I don’t know if you’ve been keeping your ears to the interwebz of late but there’s a helluvalot of harassment going on and it doesn’t seem to be getting any better. Roughly a week ago, all hell broke loose when writer Danielle Lee was called an urban whore for requesting payment when she was solicited for a guest blog post. Just prior to that, Writer Monica Byrne publicly named Scientific American Editor and Science Writers Online Conference Founder Bora Zivkovoc for sexual harassment. And this week, a woman attending a tech conference was publicly ridiculed for wearing heels, although the poster, startup entrepreneur Jorge Cortell, shielded his actions by claiming to be concerned for her foot health.
These examples are simply the tip of the iceberg. For years, I have watched as female colleagues trying to excel in the tech or science worlds come up against one barrier after another. They are ridiculed, harassed, disrespected and sometimes, downright hated by their male peers. In science conferences, women are often marginalized and excluded from speaker lists, not because they lack talent but because they are women. For example a recent Report in the Journal of Evolutionary Biology shows that only 16% of invited speakers at the European Society for Evolutionary Biology Congress between 2001 and 2011 were women. And we wonder why girls often choose liberal over science arts or math or tech.
When I posted the Atlantic article referenced above (heels and tech) on my Facebook page, an interesting conversation ensued; a friend challenged me to think outside my own box and asked where my bar is, that is the bar beyond which what is acceptable becomes downright wrong. The example he used was a woman posing provocatively in a short skintight, low cut dress and heels, which he asked me to comment on. And I did so, albeit privately.
My argument to him and to you is simple:
Choice and consequence.
I believe that it’s time for the double standard that is so pervasive in tech and science and in other disciplines to disappear. I believe that as women, we have choices to make and we have to live with the consequences of those choices. Rather than asking me to define what I mean by provocative and accuse me of being judgmental, understand that as a woman, I know the choices that women make to fit in, to stand out and to achieve. Sometimes, those choices are less than palatable to some and misread by others. And then the name calling and bad behavior starts, you know, the slut shaming.
Choice and consequence. It’s pretty simple.
If a woman makes a choice to wear heels to a conference, then it stands that the consequences are hers’ and hers’ alone. Will she lose her job if her heels are deemed inappropriate? Perhaps yes and perhaps no. Personally, I love nice shoes and boots and over time, I’ve come to appreciate heels more than ever. Is it foot forward (or back) healthy? Heck no. But I make a choice that I have to live with, whether or not that choice results in blisters, sore feet or heaven’s forbid, a cat call. I know why I am making that choice and to me, the interpretation that follows lies solely in the mind and eye of the beholder.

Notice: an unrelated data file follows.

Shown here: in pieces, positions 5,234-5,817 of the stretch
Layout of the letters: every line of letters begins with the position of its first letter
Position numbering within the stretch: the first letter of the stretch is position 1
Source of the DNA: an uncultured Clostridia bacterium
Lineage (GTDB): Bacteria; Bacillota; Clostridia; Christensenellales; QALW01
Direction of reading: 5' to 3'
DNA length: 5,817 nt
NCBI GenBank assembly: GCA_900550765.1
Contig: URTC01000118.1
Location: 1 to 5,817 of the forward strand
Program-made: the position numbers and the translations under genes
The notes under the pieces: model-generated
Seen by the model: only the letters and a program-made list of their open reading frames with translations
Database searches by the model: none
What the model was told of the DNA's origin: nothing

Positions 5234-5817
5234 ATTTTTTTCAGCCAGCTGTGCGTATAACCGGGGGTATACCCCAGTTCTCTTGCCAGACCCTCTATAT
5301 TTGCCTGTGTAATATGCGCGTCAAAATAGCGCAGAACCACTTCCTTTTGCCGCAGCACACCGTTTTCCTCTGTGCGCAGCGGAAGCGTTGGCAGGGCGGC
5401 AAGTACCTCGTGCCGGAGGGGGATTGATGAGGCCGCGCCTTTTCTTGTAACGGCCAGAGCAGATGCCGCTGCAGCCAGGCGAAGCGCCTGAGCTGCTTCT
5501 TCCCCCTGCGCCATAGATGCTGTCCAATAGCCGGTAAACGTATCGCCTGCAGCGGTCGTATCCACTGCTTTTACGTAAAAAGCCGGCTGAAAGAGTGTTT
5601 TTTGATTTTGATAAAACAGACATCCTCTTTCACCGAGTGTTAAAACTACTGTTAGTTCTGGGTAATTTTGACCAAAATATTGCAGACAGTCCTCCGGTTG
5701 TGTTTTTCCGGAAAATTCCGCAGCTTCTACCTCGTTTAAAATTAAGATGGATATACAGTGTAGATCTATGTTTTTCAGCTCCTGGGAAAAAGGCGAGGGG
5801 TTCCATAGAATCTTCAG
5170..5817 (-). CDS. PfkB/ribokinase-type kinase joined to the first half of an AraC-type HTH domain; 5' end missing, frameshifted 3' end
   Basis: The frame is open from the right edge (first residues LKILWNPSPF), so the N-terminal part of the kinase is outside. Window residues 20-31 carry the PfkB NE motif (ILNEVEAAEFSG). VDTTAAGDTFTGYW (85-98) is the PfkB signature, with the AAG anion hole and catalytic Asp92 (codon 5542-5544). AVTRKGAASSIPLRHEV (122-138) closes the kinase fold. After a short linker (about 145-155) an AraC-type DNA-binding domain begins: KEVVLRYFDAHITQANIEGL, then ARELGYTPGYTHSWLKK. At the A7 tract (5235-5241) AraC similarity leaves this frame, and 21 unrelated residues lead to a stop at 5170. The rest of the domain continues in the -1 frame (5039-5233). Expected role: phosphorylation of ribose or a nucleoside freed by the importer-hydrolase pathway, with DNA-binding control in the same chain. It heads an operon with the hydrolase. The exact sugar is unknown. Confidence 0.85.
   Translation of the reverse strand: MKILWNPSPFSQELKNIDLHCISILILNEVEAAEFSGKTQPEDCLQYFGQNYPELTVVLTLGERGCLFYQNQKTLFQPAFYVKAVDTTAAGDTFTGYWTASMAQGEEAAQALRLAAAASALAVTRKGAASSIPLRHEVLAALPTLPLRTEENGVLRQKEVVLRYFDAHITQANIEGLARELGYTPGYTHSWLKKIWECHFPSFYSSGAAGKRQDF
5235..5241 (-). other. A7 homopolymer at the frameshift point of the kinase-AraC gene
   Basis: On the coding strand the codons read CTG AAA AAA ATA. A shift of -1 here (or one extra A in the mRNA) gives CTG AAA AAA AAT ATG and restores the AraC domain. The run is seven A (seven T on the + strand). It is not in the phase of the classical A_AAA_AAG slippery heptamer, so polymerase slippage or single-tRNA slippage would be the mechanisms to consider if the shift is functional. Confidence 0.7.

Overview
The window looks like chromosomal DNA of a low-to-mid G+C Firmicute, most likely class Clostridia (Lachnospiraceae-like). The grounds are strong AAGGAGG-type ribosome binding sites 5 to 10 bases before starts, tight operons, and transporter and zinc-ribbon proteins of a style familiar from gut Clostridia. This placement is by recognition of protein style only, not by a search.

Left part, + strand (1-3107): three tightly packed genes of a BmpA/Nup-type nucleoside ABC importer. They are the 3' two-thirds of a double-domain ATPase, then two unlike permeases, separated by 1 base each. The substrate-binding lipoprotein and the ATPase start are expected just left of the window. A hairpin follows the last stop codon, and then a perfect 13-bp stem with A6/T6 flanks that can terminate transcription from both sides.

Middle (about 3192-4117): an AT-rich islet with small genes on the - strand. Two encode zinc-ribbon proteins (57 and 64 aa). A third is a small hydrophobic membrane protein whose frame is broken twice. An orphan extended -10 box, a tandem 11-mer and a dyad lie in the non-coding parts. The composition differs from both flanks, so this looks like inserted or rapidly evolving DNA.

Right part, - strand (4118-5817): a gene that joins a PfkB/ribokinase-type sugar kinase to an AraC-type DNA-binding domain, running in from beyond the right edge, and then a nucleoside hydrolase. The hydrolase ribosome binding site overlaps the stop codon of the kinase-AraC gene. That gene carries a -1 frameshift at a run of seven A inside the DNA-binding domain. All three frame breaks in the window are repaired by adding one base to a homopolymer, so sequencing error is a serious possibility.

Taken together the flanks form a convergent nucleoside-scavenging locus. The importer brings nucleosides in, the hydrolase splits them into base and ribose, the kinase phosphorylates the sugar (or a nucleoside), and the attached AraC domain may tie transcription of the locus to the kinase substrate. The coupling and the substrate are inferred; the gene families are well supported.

Perhaps I am lucky. In my work, much of which is male dominated, I’ve never been called out for my choice of footwear. The men I work with are much more interested in what I am saying and contributing to the conversation. I’ve never been accused of being a whore because I requested payment for access to my skills. And the cat calls as I walk down the street? Fortunately for me, those days are mostly over because I am pretty invisible; that’s what happens when you cross the magical line of 50 years of age. However, when they did occur, more often than not I thought that the issue lay with the person doing to cat calling; not with me.
I am concerned. I fear that we live in a time when sexual harassment is akin to milquetoast; it’s so common it’s not that interesting any longer. That is, until someone speaks up. And that someone, more oft than not, is then further accused of ruining a man’s [life, marriage, career, fill in the blank]. We have grown to expect that there will be weekly reports of a teenaged girl being gang raped and bullied, where a young celebrity will be ridiculed for behaving provocatively in a culture that has come to expect that provocation while the man can dance idly by and accept the affectations, we have become mute and dumb in ways unimaginable.
Choice. And consequence. It’s in our hands and our hands alone to do right by our young girls so that they grow up in a world where achievement is not frowned upon but celebrated for the sake of achievement, where she can feel comfortable in heels because they make her feel taller or more powerful or simply, pretty, or where tech geeks or scientists don’t assume that the ‘do not enter’ sign on the club door can be inadvertently applied at will.
What do you think?
Today’s bubble features an oldie but goodie. The more things change, the more they haven’t.
Isn’t it time that we women start to acknowledge the pink elephant in the room???